Year of the Album — #051
Ian Lawler – “Future Nostalgia” (2010, Independent)
Ian Lawler is a veteran songwriter who has toured and recorded with bands in so many genres it’s baffling how he’s managed to be so deftly versatile while crafting an album like Future Nostalgia. This is music from a songwriter who confidently balances his main influences, crafting a unique adult contemporary sound which relies on his strong sense of melody and structure to succeed. And it’s that sense of songcraft which elevates this among anything else I’ve heard from an independent artist this year.
A few weeks ago I dubbed Ian Lawler as an “Artist to Watch” for “Hear, Hear!” His skills as a songwriter are beyond reproach, as a single listen can attest. And that he’s a teacher of music as well, imparting his skills on a new generation of talent, bodes well for the future of pop music on an independent level, I’d attest.
Future Nostalgia is a perfect name for what is essentially truth in advertising. Lawler’s focus is on the concept that everything eventually becomes tinted by rose-colored glasses as we create nostalgia, false or otherwise, around the music we love. In turn, he takes his many influences, from jazz to pop, and fuses them into a fully modern sound which at the same time sounds like it could have been a part of any number of musical eras. If this is the future of nostalgia, the musical world truly is cyclical, and Ian Lawler has a unique ability to take what in lesser hands would have been a Frankenstein monster of musical dross and turn it into pop gold.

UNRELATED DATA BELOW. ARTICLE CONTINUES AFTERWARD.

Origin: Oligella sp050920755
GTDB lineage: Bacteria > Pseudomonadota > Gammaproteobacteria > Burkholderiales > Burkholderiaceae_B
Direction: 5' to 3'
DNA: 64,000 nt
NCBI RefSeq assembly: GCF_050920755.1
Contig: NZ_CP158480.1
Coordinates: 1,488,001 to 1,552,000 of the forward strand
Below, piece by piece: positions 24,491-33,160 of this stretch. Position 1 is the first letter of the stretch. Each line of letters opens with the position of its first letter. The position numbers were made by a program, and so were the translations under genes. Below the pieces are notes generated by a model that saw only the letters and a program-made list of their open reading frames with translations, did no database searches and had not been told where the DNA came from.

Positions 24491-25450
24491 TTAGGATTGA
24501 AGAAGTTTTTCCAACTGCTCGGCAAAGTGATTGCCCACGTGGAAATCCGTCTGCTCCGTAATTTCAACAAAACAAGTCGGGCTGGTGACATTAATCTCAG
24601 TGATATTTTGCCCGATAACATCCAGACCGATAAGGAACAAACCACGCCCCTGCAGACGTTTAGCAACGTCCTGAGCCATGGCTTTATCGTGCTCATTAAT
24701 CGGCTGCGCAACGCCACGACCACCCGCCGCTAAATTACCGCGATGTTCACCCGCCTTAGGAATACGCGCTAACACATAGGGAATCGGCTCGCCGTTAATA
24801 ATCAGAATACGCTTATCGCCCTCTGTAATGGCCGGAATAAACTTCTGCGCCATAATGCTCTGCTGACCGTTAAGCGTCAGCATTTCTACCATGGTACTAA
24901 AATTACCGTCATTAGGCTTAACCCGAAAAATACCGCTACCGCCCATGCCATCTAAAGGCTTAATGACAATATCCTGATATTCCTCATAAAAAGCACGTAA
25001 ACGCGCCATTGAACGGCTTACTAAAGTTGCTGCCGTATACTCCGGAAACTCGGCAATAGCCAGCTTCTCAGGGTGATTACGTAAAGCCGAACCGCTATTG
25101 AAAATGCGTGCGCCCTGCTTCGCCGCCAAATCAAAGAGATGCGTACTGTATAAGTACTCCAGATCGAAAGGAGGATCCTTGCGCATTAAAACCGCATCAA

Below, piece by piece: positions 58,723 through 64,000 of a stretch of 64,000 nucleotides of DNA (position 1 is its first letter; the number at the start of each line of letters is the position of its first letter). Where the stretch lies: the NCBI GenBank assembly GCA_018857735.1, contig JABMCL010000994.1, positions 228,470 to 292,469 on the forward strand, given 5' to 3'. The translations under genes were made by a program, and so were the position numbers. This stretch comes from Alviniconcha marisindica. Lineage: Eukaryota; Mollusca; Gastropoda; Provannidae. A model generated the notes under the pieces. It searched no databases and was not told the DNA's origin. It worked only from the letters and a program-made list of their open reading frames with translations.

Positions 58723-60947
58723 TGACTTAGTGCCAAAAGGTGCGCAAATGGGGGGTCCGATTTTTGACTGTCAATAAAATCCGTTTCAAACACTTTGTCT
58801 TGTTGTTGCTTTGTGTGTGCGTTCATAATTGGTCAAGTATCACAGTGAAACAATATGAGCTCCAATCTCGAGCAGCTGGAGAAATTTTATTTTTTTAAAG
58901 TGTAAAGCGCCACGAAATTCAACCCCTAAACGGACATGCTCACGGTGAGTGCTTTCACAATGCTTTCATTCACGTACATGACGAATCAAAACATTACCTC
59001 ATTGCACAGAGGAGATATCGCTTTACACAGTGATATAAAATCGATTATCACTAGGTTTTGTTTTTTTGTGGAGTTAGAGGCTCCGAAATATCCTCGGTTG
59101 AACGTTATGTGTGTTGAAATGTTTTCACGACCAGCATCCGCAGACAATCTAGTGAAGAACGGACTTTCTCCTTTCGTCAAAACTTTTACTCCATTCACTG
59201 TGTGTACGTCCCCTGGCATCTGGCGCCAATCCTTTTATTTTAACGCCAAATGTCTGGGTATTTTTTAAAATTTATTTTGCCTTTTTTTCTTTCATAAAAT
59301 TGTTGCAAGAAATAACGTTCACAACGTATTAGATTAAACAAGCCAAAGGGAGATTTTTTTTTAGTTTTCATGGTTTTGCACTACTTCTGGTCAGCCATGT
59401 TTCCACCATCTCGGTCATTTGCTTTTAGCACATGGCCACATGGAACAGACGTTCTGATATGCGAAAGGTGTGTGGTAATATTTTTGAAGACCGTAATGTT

The title track is the album’s centerpiece, a song so simple in its execution that it could be a hit for just about anyone who calls himself a fan of pop music. The sensual horn opening quickly evolves into an upbeat examination of pop conventions. Time passes on and off, he says, but fate’s truly uncharted. You may not know the way, but if future nostalgia has anything to do with it we’ll all find happiness. Or at least that’s what I took from it.
If there’s one great thing about the emergence of the Internet as a tool for disseminating music, it’s that music like Future Nostalgia can find an audience, now that everyday music fans can become gatekeepers and promoters. The bottom line is that this is sunny pop music for lovers of the genre, all of us who have been disappointed with the cookie-cutter nature of what radio and the fickle print music media want to shove down our throats. Now it’s our job to spread the word and make sure Lawler’s music gets a chance to dig in enough to motivate future nostalgia in all of us.
Surely that’s not too much to ask …